The alternative option is to utilise the computer network with our NetMAN network adaptors to provide full UPS status and measurement values via a web-browser with facilities to send alarms using email, SMS messaging, SNMP traps or directly to an existing BMS system. This device can also offer temperature monitoring and unattended server shutdown when combined with optional modules.

Can I add more UPS modules to the system when my load increases?

Yes, the MST, MPS and MHT ranges employ a plug and play parallel system that allows additional units to be added to an existing system at a later date. Additional UPS units can be added to either provide redundancy or extra capacity if the load increases. Sometimes it’s worth investing in additional switchgear early on so that more units can be accommodated much more easily.

Is there any noise (like beep beep sounds) it makes every few min like some other UPS systems?

If you think it's a noise, then of course it does make the noise like all other ups do. Actually it is the alert signal that starts immediately when a power cut happens and the UPS begins to give you the desired backup, the beep continues to be more frequent as the time of backup comes to the end, so that you'll be able to save your work on PC and then shut it down. All good quality UPS, do beeps normally as it is intended for that particular job.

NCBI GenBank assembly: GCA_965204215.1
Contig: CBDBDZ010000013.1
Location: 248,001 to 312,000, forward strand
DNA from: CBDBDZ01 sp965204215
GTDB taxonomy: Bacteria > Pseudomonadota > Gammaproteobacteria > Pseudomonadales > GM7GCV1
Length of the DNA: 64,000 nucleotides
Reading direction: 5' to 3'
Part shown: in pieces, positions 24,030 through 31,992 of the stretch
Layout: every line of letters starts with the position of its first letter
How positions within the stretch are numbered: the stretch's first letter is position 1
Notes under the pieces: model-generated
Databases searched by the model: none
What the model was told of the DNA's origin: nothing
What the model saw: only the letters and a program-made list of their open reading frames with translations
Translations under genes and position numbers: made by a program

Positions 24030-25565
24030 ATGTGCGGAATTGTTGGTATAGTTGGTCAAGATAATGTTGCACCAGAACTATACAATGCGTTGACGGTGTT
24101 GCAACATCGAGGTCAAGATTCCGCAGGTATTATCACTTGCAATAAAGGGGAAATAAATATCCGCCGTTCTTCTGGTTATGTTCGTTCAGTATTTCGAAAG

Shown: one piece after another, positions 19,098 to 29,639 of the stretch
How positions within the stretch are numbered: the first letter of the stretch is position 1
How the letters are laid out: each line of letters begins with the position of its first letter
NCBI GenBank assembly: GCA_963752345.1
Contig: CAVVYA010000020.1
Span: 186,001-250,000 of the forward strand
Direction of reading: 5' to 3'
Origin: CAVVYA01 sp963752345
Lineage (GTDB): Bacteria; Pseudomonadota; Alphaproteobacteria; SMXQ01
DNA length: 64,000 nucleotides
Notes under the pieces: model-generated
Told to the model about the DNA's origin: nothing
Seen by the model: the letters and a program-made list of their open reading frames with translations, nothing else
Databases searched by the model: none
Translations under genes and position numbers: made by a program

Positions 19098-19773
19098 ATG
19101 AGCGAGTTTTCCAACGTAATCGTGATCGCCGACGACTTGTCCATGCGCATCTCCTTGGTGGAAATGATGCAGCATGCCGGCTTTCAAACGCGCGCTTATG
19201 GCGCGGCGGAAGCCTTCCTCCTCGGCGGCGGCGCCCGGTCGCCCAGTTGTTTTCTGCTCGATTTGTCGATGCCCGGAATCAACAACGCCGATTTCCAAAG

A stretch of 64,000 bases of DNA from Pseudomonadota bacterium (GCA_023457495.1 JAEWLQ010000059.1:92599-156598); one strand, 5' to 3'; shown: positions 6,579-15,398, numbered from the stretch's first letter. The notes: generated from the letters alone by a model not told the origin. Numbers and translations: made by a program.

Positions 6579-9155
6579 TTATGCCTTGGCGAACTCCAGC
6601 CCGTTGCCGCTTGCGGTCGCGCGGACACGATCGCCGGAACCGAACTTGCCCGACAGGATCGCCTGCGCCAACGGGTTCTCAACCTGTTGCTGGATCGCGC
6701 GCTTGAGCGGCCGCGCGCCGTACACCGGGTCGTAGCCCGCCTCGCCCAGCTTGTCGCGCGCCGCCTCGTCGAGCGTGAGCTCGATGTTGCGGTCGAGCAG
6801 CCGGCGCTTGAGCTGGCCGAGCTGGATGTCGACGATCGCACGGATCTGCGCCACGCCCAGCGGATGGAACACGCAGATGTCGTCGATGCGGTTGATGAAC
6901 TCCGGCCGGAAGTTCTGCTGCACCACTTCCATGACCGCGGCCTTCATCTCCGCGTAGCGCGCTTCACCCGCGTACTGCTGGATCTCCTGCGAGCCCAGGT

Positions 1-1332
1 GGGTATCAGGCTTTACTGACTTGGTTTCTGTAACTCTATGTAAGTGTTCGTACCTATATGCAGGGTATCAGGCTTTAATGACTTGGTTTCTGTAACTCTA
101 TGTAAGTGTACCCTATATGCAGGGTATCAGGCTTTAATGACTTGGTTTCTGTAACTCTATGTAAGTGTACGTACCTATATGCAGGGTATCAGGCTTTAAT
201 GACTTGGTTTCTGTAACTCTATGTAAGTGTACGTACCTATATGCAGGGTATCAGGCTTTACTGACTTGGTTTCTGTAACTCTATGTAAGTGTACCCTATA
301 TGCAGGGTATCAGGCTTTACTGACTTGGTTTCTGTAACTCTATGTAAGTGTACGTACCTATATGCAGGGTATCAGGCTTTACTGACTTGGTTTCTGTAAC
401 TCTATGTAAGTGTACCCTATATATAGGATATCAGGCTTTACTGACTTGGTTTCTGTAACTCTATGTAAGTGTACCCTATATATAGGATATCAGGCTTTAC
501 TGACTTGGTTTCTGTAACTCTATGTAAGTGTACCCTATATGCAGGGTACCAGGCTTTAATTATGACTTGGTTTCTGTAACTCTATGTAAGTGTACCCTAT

Which one should I choose, Single or Three phase UPS?

Here are many aspects which affect the choice of module. Totally single phase units are rarely available beyond 20 kVA, above this size it is usually necessary to use a three phase input for the rectifier, even where the inverter output is single phase. When feeding this type of system via a generator it is important to remember that the bypass line will be single phase, demanding a higher current on one phase only. Larger units with three phase input/output are more easily distributed across generators and can also be used to feed single phase loads, and with good load balancing, need not be oversized